Religion, relationship with God, has something to do with healing, with well-being, with helping others stand up and stand tall. This is the witness of the Bible. Another part of the witness of the Bible is that we get this wrong sometimes. We miss the mark sometimes. We give greater weight to less important aspects of living our faith, and lose focus from what matters more. It happens, and when it does we are called to be irreligiously religious.
Being irreligiously religious does not mean throwing everything that is traditional out the window. It does not mean change for its own sake. It does not mean being insensitive to others. Being irreligiously religious is to know that we may be uncomfortable in church sometimes. It is to be open. It is to be willing to hang in there with our discomfort, asking whether God might be up to something here, asking if what is making us uncomfortable may be contributing to the healing and well-being of the world. It is to be willing to ask questions and live with the fact that some answers don’t come quickly, nor are they always the answers we want to hear.
To be irreligiously irreligious has implications for our theology – and here I don’t mean the more abstract theology in books but the theology we hold in our head and heart. Sometimes our inner theology, the image of God we hold in our head, needs to change, because it is getting in the way of God’s Spirit. In the story from the Gospel we have a woman who had been bent over for eighteen years. Do you think she ever heard this was God’s will for her, that God would not give her anything more than she could handle? Perhaps she took some comfort from that, but I wonder if she was bent over inside as much as outside by a theology of a “God of what is” instead of a richer understanding of a “God of what is and what might be.” I cannot plumb all the mysteries of suffering right now, and there are some things that don’t get better. We will all die sometime. Yet we are often too quick to look at what is and say it must be God’s purpose, when God’s purpose might be to work to change that situation toward healing and well-being. To be irreligiously religious is to be open to questions, even about our view of God. It is to be willing to confront, in the words of Kirk Bingaman, “the supreme choice facing every person of faith… whether or not to update and transform our psychical image of God” (Freud and Faith, 60)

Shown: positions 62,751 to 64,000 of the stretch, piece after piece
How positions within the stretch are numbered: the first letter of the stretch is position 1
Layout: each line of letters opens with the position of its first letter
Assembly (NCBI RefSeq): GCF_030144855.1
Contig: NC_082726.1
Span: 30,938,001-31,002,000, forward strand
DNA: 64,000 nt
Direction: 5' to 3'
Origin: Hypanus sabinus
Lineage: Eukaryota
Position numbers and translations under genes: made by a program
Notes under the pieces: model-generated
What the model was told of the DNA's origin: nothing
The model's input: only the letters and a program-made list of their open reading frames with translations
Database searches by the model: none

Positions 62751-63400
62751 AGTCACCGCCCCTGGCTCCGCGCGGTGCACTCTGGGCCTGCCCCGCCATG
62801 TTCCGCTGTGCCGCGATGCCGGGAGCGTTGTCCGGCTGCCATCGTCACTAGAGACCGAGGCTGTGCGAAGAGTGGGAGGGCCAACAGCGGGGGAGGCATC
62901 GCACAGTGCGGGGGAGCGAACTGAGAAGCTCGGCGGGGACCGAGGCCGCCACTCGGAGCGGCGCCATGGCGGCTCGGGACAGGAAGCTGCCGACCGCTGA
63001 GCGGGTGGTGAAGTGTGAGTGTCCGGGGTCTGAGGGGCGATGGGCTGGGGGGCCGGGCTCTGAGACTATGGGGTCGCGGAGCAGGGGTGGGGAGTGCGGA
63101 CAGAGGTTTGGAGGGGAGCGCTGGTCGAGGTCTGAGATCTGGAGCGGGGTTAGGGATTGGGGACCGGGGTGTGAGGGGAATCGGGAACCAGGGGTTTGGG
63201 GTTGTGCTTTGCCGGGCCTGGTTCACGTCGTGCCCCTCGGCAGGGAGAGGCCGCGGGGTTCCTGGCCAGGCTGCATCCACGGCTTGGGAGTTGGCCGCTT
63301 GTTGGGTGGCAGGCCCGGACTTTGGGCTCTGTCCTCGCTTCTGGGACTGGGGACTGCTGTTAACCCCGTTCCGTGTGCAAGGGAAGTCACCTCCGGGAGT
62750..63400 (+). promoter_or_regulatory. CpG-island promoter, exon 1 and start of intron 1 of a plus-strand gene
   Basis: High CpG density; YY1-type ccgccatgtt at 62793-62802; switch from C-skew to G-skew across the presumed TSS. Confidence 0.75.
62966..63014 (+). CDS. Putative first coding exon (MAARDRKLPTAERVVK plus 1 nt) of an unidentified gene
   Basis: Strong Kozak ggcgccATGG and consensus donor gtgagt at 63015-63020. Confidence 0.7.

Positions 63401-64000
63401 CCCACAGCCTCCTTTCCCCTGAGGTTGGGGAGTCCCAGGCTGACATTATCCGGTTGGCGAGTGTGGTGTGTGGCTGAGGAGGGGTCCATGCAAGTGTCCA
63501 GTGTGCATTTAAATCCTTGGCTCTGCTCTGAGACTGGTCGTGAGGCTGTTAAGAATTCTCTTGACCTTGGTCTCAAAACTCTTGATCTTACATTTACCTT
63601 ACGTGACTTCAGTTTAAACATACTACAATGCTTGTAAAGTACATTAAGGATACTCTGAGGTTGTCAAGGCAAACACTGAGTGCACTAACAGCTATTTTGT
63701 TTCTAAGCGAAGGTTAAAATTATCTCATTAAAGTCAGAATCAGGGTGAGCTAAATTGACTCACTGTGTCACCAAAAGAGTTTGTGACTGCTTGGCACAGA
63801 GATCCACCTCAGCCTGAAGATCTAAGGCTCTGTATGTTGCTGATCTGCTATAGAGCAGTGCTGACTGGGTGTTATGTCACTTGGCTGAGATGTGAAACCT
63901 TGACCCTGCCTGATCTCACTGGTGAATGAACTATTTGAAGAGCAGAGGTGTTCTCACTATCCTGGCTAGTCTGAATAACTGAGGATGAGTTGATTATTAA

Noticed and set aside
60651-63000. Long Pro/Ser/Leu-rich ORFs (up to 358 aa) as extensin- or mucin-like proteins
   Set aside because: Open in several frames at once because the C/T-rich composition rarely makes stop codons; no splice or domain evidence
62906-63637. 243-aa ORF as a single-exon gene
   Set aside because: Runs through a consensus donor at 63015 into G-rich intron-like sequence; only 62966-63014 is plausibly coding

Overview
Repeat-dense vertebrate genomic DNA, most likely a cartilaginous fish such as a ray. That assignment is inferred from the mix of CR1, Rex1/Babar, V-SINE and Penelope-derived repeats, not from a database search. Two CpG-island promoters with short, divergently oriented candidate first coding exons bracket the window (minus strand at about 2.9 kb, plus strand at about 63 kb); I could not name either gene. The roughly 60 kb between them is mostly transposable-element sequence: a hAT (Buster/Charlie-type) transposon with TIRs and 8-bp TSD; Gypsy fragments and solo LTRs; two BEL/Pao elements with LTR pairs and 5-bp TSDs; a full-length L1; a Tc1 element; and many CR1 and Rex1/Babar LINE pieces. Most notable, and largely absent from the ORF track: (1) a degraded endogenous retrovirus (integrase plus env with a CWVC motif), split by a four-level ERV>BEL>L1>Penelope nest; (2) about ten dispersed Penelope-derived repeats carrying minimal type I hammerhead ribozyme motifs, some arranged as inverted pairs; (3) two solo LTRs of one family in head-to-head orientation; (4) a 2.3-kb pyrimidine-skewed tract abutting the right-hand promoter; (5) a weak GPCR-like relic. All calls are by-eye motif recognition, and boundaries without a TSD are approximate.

To be irreligiously religious has implications for our worship. We continue to work to integrate various worship practices, various styles of music into our worship here. Some weeks, like today, our music is all more contemporary. At other times we are almost all more traditional. Most weeks a combination. We will continue to work with other media here. I would be kind of surprised if someone has not wondered about the appropriateness of the rocks on the pulpit. The essence of worship is to try to connect deeper parts of ourselves with the richness of God, and there are no simple formulas for that. Worship will always have a bit of an experimental feel, and that will make us uncomfortable sometimes. Being irreligiously religious means being willing to hang in there with that discomfort.
To be irreligiously religious has implications for our wider ministry. Thursday evening, we launched Ruby’s Pantry Coppertop, a food distribution ministry. There were over 400 people or families who came to get food and about 80 volunteers. Julie, my wife, shared one story with me. She was standing next to the woman giving chicken, and a mother with children was excited when she received her chicken. “Look, meat. We haven’t had meat in weeks. I can’t remember the last time.” Julie then said, “Would you like some carrots to go with that?” “Fresh carrots – we usually have to eat canned vegetables. The fresh ones are so expensive.” We were a part of healing in our community, but we will have some issues. It was a beautiful day Thursday, but when it gets cold, where are we going to put people? Maybe they will wait in here, and we, some of us might be uncomfortable about that, but we have to ask, is God calling us to help heal our community in this way, and if so, are we willing to hang in there with our discomfort?
To follow a lively God who cares about the healing of the world, to follow a wind-blown Spirit, to follow an irreligiously religious, Jesus can be uncomfortable sometimes, but it is the way of life, the way of healing for our souls and spirits, it is the way of well-being, it is the way of standing up straight. Amen.